Genoa teaches food lovers to savor 'Slow Fish'
'The Sea Belongs to everyone' organizers say10 May, 16:39
The event is entirely dedicated to the world of fish and marine ecosystems, and is organized by the Liguria Regional Authority and the Slow Food movement. It is held in the spacious and striking outdoor spaces of the Northern Italian port town's Porto Antico quarters through May 12.
Aside from highlighting the gastronomical delicacies that are on offer, it will also aim to make visitors more sensitive to the main issues facing the marine environment and fish resources.
Free admission will be offered to the events held in the docks overlooking the sea, tailored for all ages and in respect of the various different needs of the public.
"The theme of this sixth edition is 'the Sea Belongs to everyone', and opens up a city to an event that is positioned on the docks overlooking the sea," Roberto Burdese, president of Slow Food Italy, said in an interview. "The aim is to make people more sensitive to the importance individuals' choices have in terms of determining the health of our seas.
"Slow Fish informs consumers, seeks to highlight the value of good and clean fish, and tries to open up the debate among protagonists of sustainable fishing". Slow Fish's international campaign to promote healthy, clean and correct use of fishery resources has been gaining pace in recent years as more consumers seek out healthier, more sustainable food styles.
A series of cooking classes will be held to pass on secrets of the trade and special recipes to home cooks. One of the new programs this year includes the presentation of the "Fish 'n' Chef" event where 16 renowned chefs from Italy and abroad will cook up their recipes using the fresh catch of the day in front of the public, and go on to match them up with complementary wines and beers.
Stefano Sorci, one of the renowned chefs who will be exhibiting at the event, says he joined the Slow Fish movement six years ago.
The Slow Fish concept is eponymous of "being able to serve right away what the sea has to offer," Sorci said in an interview. Sorci runs the restaurant Oste de La Dispensa di Orbetello in Tuscany. "The Slow Fish concept was a part of me even before I knew of its existence. At the time, I felt quite isolated having this philosophy in the restaurant world," said Sorci. "Then I discovered others like me, who believe that a chef needn't be an assassin, but a workman of the sea.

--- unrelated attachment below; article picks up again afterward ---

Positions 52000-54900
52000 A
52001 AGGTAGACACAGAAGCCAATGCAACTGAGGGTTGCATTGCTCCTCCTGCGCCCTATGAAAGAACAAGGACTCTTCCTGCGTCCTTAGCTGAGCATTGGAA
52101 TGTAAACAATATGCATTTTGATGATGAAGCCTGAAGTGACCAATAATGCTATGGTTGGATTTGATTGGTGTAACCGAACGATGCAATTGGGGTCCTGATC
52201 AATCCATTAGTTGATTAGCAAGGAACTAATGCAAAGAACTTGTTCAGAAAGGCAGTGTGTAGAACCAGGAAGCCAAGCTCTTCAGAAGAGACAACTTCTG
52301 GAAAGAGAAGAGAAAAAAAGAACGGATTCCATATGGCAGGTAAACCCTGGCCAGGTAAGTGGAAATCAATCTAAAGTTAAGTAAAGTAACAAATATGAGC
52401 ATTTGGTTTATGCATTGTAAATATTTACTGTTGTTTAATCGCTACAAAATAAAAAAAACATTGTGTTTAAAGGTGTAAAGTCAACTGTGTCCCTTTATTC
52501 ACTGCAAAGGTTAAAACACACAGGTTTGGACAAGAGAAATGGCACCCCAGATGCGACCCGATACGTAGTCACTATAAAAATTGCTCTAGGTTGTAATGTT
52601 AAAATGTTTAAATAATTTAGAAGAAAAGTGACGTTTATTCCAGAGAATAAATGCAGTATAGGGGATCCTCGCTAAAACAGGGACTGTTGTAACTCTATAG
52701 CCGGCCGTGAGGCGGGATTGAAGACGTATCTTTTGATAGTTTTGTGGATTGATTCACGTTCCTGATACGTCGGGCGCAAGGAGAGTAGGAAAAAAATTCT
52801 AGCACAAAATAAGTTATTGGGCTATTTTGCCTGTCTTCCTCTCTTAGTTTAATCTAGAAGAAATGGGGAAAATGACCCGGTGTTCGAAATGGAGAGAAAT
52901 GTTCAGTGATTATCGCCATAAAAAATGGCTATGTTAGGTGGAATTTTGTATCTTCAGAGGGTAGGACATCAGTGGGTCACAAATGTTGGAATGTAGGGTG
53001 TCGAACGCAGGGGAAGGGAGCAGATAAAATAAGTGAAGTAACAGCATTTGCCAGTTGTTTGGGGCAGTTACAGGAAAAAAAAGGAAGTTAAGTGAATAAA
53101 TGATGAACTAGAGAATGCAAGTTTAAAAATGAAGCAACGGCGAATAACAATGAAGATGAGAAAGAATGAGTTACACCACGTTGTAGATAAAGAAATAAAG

"The variety is endless, there is an ocean of fish out there". Another area in the Porto Antico will host the colourful fresh fish market, which will offer a rich display of fresh and preserved fish.
In addition, oils, spices, salts, seaweeds and other related products that are a fundamental part of fish recipes will also be laid out for visitors to select.
The rules for the exhibitors, who include both foreigners and Italians, is that their wares must contain products that are completely free of conservatives and artificial additives.
The sale of species that are at risk of becoming extinct, like swordfish, bluefin tuna, and shark are banned.
There will be other Slow Food representatives present, meaning that an wide variety of mouth-watering breads, cheeses, fruits, cured meats and vegetables will also be available.
Workshops will be held to allow interested parties of all ages, be they students, children or adults, to learn about making sustainable fish choices and become familiar with lesser-known species.
Those wishing to take part in a more practical experience will be able to travel out to sea with real-life fishermen, and swap interesting talk about recipes and traditions with their hosts.